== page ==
Toyota's new Tacoma truck gets hybrid tech and shock absorbers in the seats
Fourth gen popular pick-up is greener, cleaner and taking off-roading comfort to new levels
Toyota has revealed the latest iteration of its Tacoma, which has now joined the carmaking giant's ever growing electrified line-up. We're onto the fourth-generation of Toyota's best-selling mid-sized pick-up, but it's not available in Europe so if you came here for that news, look away now.
Still here? Here's what we know. The i-Force Max hybrid has a new smaller 2.4-litre four-pot turbo engine coupled with an eight-speed auto box. The 1.87kWh battery and electric motor bring all the benefits of a mild hybrid, including ramping that torque up to 465lb ft — almost double that of the current V6.
There's a non-hybrid version of the same engine, though there’s no change to the V6 which still kicks out 274bhp. More torque, mind - an increase from 265lb ft to 317lb ft. There’s a choice of an eight-speed automatic gearbox, or a six-speed manual, the latter dropping output to 266bhp and 310lb ft torque.
Toyota’s built the new Tacoma on the TNGA-F global truck platform – the same one used for the Tundra and Sequoia. There's a broad range of suspension options - a multi-link rear suspension setup replaces the third-gen’s leaf springs, at least in some of the grades, though springs remain as standard for the SR, SR5 Xtracab and TRD Prerunner.
The discs offer better performance over the previous generation Tacoma, apparently, while some trims - including the i-Force Max - get bigger brakes all round.
Finally catching up with the 21st century, the 2024 Toyota Tacoma now has electric power steering, a raft of towing management tech, including a top-down view for manoeuvering and a blind spot monitor. The key takeaway is Toyota has your back, claiming “for the sketchiest of situations, Tacoma offers standard front and optional rear recovery hooks and underbody protection". Good to know.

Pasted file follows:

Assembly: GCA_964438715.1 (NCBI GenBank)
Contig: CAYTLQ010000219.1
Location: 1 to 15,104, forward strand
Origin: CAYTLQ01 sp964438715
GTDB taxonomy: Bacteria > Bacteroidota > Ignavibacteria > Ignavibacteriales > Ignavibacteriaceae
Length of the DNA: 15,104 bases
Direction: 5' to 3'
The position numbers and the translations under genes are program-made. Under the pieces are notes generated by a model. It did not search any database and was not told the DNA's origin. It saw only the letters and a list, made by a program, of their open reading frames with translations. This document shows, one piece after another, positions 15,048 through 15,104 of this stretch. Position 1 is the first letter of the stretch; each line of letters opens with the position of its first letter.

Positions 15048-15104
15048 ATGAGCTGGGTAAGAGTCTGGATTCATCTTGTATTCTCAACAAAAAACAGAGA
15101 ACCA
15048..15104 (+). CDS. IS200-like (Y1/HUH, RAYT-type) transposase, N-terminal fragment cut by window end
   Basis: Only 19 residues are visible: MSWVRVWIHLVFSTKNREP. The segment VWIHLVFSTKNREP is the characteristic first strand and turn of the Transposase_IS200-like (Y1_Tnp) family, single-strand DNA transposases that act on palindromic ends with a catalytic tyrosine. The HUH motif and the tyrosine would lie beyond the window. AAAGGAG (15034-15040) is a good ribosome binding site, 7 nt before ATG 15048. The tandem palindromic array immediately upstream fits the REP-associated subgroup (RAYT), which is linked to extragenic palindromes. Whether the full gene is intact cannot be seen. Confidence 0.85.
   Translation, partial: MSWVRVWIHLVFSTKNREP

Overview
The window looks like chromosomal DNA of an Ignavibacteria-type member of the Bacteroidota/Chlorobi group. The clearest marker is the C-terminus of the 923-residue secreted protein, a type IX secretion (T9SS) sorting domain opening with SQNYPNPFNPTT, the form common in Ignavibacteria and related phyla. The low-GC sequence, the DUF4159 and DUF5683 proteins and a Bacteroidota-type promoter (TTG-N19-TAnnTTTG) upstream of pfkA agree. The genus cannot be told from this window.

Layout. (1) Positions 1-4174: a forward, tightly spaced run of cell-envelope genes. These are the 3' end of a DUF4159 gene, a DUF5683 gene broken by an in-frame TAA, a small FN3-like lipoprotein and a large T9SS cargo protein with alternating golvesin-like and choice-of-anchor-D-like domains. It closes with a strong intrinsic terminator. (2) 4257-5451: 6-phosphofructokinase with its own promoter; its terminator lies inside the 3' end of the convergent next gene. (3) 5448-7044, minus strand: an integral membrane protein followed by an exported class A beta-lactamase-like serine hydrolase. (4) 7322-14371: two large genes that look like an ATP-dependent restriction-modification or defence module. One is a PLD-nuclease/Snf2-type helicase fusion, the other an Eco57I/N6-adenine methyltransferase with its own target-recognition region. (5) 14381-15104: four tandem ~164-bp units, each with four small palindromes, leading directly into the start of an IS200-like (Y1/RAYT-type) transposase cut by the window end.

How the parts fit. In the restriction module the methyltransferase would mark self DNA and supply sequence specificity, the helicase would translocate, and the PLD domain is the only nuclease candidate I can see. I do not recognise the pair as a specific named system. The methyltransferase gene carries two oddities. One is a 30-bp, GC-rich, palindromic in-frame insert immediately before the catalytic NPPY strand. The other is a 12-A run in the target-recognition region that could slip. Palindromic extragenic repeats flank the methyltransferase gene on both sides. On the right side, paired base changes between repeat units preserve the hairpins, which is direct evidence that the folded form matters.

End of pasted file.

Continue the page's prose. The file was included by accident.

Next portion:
Designers reckon the Tacoma gets its ruggedness from the original Hilux. Beefy high-mount headlamps, side air intakes, a redesigned snouty grille and electric tailgate spoilers as well as a power tailgate make the thing look as off-roady and durable as a truck can look.
Toyota claims seven per cent more bed volume, which can be kitted out with all sorts. That appeals as much to campers – turn the pick-up bed into a paddling pool, anyone? – as it does to tradies needing to haul equipment about.
The brand’s introduced a new grade called Trailhunter – a purpose-built overlanding rig. It comes with a ‘heritage grille’ and all kinds of stay-alive-in-the-middle-of-nowhere clobber, like rooftop tents, camp showers and canopies.
There’s also some serious off-roading kit on the Trailhunter truck. In addition to fancy OME shocks which boost the Tacoma up a notch for higher clearance, there’s a steel rear bumper and rock rails.
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The i-Force Max hybrid variants come with a standard 2400W AC inverter, with 12V DC power available in the bed and the cabin (think: giant power bank). Trailhunter has an integrated high-output air compressor in the bed for re-inflating after ‘weeks on the trail’ – meet in the Mojave, yeah?
Toyota has also debuted its fully tuneable seats with their own shock absorbers on the TRD Pro edition of Tacoma. The ‘IsoDynamic Performance seat’ is an air-over-oil shock absorber system, designed to give the front passengers maximum comfort, maintain spine alignment and reduce fatigue.
Inside, there's also an 8-inch standard screen or optional 14-incher. The system supports wireless CarPlay and Auto, and there's also support for a digital key, provided, of course, there's 4G signal.
Toyota tells us fuel economy estimates for all powertrains will be announced closer to their on-sale dates, which will follow later in the year.